To Be Continued Next Issue
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Observer Crossword Solution No 24 DRE AME RS S UP E E L A OA F R ME A T I E S T P RE A O N Z S I RE M B A DGE R R NA I R L U HE E DS S AMA T E UR R RE D A H B A NA NA E A NDRE A S C ROB A I R U E A S C R EWB A L L B A R E A R N A C I D QU I V E RE D A TON U L S C R R E X C I T E D P L A Y L A L ONCE T T H I G S E RP E N T T L E E R I E O P HRA S E E D I NE E N D I A L M C GRE T E L W OP A L Y X ME DA L R I K COMP P R I CE L N I CE R V S S Y I E L DS N M I N I V A SW I M S N HONS HU N RE I G R E E AG L E N H Y B R I DS MOC K L N SOY A A U I MP E S CE P T RE N A K S E M I NS CR I B E EMB E E E N L I DO L S I DE S T E P S ME T N V R O E E A V I A TOR B N I N O D P E DA N T O A L GE R I A R S A N V R CRA S H V CE A S E S W OV E R A N X MA CH R ME D I A TOR OU T P E P R C A DS SWE E T E N S R U D E
RMA N S H I NBONE HE NCHME N A MA S A I E R T E A R A I CH E S P ROC L A I M WR E A K I NG O RA I S E K T E R I N W D H OB I R DE I T I E S N A L L S E T N C L A NG N O HAGUE U N S E A T URG I NG D P RE CE DE A N T E NNA D L E A D TO K L E S E A ME L B A M OB L I GE S T E AMS UP E M S I E S GE R T A UD I O OB S CURE S T NUDG I NG T URN E N A E E D R E EMP I RE SQU I RRE L Y MOR S E O N S U F L L E DUP T A S T I E S T E P I T OME S R I G H R HORN E B R H MOGU L B RA VO CA DGE RS A B U N E T A N MOD EM R A D R I ODE L A T HE R P RA NCE E DE R YU L E E T A K E F E A DHE RE S RE A D M RO T A R Y M I O U O D HA REM B O L A I N A B RUP T L Y T I T A L Y G D S P L I L I GH T B O E P I S T L E A UN T S OS CA RS ODS H I RA N E L I MA H E N Y E A S T L E A S H N RE AGA N E T C R T I C C EGGE D F C S HE DGE A L A RM A S S E R T S I I S R P D MOW S C E A D I NG K E ROS E NE I NA NE L Y E G I B E D N M D N L L I DS R E GEM I N I EGY P T I A N MUDD L E R CA NS U E N G RO L O A V A S T A S P A RAGUS T H I E V E S D T N B M S T H N E P A DRE D DA B B L E S E NGORGE U RA B B I S L L DRA W A DA P T S A CHA I NE D I M I NOR S E AGRE E N S S E E E ME A NDE R E D I GE S T D L A D L E R D M I CE N V E A CE S I N J UR I E S OP I N I ONS I S K I R T L E S UE E K T NE S S A S S E S S E D P E E R L E S S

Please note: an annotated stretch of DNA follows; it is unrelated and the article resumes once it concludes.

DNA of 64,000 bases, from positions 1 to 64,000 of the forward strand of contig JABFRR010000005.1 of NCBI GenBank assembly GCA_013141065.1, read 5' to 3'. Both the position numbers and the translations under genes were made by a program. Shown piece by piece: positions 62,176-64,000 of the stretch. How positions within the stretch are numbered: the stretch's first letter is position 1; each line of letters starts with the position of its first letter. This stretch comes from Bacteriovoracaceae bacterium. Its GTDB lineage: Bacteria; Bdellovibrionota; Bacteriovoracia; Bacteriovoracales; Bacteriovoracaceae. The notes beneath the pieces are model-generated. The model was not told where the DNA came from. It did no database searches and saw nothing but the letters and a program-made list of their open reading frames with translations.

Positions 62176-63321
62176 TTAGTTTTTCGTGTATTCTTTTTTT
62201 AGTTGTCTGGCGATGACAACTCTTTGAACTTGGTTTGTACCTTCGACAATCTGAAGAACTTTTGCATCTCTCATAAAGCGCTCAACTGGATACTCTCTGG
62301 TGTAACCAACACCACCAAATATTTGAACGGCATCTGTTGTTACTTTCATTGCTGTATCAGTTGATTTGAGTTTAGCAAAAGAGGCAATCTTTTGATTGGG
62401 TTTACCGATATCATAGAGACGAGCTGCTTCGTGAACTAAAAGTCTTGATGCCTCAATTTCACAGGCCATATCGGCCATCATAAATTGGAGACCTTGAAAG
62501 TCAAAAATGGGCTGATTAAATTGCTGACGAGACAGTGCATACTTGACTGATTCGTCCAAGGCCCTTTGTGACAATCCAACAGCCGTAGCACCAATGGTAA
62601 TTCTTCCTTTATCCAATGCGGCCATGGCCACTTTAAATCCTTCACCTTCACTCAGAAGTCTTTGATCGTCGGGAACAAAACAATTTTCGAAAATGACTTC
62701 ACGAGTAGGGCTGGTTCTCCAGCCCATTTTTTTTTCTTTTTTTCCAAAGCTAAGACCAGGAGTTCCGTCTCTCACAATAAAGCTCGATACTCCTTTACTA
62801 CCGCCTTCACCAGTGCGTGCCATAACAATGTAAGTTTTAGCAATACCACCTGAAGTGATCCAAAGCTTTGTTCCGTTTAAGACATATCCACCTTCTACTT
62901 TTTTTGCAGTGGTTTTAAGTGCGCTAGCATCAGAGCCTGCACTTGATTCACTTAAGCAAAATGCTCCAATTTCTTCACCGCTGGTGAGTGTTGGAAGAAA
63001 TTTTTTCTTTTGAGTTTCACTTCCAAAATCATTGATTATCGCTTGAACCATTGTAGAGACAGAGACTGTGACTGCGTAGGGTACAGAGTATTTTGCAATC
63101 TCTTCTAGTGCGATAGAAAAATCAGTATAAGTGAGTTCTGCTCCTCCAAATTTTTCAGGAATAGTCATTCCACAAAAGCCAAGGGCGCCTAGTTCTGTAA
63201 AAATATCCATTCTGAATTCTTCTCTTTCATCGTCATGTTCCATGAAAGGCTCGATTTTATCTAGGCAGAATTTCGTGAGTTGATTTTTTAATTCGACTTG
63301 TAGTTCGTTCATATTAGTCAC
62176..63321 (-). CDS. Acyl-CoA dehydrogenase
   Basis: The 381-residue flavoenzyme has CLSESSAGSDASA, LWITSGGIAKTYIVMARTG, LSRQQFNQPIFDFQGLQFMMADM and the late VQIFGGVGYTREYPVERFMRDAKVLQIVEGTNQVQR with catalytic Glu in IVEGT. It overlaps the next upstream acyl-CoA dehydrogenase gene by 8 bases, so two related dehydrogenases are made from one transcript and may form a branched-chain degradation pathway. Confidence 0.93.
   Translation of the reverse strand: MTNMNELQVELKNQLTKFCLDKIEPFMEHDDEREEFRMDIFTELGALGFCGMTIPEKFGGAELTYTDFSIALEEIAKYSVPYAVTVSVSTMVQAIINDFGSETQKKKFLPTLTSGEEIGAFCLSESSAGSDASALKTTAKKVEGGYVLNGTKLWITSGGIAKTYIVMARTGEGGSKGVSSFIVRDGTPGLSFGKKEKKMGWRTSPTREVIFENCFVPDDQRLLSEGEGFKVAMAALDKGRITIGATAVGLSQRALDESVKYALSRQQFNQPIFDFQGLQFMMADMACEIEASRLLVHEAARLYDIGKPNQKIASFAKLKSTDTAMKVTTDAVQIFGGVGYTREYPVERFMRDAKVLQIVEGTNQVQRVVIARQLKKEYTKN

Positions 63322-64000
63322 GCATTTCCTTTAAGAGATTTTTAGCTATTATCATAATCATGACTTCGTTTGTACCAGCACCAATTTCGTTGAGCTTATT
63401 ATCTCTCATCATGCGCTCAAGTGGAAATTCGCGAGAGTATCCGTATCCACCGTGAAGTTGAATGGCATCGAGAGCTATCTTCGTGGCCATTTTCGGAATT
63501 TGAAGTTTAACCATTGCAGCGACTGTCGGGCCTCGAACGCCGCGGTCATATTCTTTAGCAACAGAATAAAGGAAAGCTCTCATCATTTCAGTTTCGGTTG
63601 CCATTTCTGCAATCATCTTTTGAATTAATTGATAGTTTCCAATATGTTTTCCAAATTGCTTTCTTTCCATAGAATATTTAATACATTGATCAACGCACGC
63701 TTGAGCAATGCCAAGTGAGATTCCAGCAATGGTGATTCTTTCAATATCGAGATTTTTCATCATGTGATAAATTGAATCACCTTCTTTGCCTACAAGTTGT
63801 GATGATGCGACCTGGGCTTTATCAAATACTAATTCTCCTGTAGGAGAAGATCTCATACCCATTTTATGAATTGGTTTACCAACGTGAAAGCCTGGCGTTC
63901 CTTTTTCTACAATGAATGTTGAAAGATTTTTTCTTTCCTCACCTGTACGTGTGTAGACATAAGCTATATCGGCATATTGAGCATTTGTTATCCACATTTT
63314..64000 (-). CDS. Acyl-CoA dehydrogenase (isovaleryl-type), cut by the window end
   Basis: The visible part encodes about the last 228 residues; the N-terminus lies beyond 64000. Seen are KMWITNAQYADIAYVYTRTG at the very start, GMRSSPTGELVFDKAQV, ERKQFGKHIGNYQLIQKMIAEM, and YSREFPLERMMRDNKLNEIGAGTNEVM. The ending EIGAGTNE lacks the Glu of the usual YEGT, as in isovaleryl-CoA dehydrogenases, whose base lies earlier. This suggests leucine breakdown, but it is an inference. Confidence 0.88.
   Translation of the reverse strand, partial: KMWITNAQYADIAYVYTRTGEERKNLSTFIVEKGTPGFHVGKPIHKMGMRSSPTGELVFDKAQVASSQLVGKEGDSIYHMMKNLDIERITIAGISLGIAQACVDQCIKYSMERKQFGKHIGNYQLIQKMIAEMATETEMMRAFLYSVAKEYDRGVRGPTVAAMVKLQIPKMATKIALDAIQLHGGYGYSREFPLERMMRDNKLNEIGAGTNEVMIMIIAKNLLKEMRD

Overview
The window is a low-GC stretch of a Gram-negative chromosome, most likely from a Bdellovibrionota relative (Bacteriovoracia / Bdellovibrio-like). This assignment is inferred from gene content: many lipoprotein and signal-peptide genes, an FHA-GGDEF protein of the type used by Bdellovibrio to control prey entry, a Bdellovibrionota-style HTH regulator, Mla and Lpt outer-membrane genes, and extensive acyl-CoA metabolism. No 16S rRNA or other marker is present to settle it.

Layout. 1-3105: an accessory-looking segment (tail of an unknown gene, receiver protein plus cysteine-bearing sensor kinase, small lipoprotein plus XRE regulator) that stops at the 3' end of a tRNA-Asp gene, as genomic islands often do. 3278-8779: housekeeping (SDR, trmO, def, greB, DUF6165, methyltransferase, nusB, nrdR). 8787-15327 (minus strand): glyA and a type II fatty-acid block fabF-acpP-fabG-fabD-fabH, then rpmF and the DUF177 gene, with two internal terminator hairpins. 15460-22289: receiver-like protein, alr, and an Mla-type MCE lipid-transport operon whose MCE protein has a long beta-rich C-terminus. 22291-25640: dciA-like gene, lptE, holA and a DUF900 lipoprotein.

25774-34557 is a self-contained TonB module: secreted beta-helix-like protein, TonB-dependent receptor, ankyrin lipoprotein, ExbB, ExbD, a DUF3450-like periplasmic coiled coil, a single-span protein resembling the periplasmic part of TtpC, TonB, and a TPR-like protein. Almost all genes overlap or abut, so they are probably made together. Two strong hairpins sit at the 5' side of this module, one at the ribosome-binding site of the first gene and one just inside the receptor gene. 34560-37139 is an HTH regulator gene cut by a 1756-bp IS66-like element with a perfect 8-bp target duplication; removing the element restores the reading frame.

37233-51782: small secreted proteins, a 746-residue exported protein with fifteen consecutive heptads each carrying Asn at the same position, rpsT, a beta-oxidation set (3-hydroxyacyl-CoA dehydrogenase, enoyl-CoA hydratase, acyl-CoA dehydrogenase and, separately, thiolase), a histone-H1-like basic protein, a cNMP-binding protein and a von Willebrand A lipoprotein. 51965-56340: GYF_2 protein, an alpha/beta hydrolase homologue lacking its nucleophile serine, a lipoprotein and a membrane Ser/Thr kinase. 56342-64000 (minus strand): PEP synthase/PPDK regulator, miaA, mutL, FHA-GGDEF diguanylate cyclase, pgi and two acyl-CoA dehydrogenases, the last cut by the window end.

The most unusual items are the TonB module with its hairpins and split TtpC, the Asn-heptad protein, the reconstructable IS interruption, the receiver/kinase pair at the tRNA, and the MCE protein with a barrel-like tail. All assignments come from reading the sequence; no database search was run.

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Observer Victorian Sport Melbourne
Veteran returns to winnners’ list Breeders Crown
■ Breeders Crown racing at Tabcorp Park Melton highlighted the weekend, with eight Group One events and two Group Two's. The winners being : Wobelee (Alison Alford (trainer) - Chris Alford (driver) 2Y0 Trotting Colts & Geldings, Our Renezmae (Jack Harrington - Dexter Dunn 2Y0 Trotting Fillies, War Spirit (Andy & Kate Gath) 3Y0 Trotting Colts & Geldings, Petacular (Michael Stanley T/D (3Y0 Pacing Fillies, Dont Hold Back (Mario Attard T/D 4Y0 Pacing Entires & Geldings), Nostra Villa (Emma Stewart - Chris Alford) 2Y0 Pacing Fillies, Our Little General (Emma Stewart - Chris Alford) 3Y0 Pacing Colts & Geldings, King Of Swing (Ray Green - David Butcher) 2Y0 Pacing Colts & Geldings, Dance Craze (Anton Golino - Nathan Jack) 3Y0 Trotting Fillies, Heavens Trend (Emma Stewart - Gavin Lang) 4Y0 Mares